“What providers can learn from the way in which online complaints and feedback platforms connect with people.
Most people would agree that to enable complaints to positively stimulate innovation in public services, they need to be part of an on-going dialogue between consumers (or users) of public services and providers. Rather than something to be feared, complaints should be just one element of a wide spectrum of feedback and involvement, which all help to make services work better for people.
New innovations in online complaints and feedback handling such as Patient Opinion and FixMyStreet enable simple, open and user-centred ways to share opinions or make complaints in a way that bypasses the traditional provider-led process. However, as with most discussions on technology in public services, there is concern about the non-users of digital technology and how to make sure that they do not miss out on the advantages offered by new innovations in technology. This is really important as it is often the most vulnerable and disadvantaged groups who are the least likely to complain.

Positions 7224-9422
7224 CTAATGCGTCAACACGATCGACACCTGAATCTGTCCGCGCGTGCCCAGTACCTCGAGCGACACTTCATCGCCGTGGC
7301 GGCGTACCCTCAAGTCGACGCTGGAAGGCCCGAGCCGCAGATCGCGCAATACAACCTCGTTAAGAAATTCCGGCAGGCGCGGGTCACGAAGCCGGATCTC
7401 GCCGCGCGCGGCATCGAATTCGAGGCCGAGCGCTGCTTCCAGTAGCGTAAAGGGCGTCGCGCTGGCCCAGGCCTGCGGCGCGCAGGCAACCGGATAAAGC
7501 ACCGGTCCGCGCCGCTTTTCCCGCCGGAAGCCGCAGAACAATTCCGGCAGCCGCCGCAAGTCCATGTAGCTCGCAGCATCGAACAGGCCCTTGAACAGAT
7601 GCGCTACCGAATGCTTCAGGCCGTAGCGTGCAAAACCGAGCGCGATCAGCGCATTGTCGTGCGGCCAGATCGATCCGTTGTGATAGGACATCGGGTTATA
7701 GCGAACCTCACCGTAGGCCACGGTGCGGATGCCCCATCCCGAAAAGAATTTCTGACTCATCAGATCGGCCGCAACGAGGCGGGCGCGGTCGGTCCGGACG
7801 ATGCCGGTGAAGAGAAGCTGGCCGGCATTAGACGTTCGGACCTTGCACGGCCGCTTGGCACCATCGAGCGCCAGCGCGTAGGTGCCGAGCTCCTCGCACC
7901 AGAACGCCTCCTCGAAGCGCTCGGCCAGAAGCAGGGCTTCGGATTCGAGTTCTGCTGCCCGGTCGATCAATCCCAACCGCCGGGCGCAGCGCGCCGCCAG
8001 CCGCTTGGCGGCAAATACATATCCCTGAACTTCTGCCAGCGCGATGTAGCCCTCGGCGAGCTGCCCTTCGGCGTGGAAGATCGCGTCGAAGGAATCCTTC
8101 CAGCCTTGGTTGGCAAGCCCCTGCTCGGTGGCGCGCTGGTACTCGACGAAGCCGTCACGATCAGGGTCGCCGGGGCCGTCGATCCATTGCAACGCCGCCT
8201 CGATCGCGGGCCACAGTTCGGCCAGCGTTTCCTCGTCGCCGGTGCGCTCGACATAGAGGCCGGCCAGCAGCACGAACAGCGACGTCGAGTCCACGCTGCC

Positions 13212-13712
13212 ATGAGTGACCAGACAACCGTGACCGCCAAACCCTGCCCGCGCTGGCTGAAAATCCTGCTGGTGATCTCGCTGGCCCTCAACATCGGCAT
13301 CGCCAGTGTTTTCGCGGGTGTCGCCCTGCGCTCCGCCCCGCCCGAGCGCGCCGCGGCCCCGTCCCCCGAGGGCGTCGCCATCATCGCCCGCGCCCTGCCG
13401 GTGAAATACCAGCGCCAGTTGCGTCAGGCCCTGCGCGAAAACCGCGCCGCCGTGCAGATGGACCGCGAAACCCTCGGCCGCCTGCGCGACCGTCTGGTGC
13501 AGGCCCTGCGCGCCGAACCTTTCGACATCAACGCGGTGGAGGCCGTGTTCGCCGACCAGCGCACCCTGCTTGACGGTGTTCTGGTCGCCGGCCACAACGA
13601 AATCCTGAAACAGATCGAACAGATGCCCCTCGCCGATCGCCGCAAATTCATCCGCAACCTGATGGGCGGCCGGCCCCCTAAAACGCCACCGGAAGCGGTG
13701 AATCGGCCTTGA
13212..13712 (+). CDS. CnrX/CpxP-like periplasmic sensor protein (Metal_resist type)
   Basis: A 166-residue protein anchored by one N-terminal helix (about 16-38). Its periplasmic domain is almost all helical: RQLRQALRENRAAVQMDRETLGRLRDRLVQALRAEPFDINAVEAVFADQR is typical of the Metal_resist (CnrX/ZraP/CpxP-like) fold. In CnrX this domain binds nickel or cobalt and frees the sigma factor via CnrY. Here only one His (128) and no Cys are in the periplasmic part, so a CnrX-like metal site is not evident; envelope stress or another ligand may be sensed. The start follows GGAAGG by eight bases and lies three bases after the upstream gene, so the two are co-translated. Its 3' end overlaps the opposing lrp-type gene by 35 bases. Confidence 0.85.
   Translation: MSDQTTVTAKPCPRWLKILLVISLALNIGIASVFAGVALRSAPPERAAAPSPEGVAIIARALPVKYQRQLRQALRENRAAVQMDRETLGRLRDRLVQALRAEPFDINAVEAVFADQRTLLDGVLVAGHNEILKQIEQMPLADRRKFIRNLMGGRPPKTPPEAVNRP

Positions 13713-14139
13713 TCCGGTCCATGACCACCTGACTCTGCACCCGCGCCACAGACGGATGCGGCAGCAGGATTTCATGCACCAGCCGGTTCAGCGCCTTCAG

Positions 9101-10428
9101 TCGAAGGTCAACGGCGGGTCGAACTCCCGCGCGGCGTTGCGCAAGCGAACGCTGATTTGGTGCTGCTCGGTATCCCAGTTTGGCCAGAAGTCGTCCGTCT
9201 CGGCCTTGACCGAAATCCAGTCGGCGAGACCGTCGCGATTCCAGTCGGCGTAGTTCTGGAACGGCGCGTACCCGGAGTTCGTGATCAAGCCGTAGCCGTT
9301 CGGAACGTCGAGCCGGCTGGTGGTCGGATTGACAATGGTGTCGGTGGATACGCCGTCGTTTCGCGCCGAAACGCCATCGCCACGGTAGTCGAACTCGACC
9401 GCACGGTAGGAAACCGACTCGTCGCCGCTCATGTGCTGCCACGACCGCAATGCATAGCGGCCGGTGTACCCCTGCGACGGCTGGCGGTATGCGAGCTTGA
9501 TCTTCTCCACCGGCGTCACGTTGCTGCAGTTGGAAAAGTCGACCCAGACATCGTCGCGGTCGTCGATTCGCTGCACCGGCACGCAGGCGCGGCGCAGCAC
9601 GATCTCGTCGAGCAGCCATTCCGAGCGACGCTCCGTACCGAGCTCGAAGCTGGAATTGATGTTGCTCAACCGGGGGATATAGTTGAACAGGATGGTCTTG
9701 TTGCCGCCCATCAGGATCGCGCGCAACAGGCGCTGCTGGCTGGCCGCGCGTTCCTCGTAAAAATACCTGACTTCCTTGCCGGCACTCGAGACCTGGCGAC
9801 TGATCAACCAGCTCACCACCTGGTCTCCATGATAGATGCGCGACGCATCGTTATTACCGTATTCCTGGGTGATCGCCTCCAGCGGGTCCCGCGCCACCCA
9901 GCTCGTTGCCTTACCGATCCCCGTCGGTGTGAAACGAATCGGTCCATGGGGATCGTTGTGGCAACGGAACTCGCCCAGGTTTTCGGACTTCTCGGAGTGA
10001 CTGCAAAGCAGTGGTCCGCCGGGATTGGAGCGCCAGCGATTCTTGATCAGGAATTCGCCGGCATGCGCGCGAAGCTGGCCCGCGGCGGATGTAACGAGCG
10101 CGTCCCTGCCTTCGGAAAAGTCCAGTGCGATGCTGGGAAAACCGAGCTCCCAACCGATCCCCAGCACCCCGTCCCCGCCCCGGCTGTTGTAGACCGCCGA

But if we only focus on access to technology, we risk missing the distinct attitudes and ideas that these new online complaint and feedback mechanisms have at their core. These attitudes and ideas could be really valuable to other services wanting to start up conversations, encourage feedback, gather complaints and deal openly with people’s concerns.”
Liz Coll is a Policy Manager at Consumer Focus researching and writing about new forms of digitally-driven consumer empowerment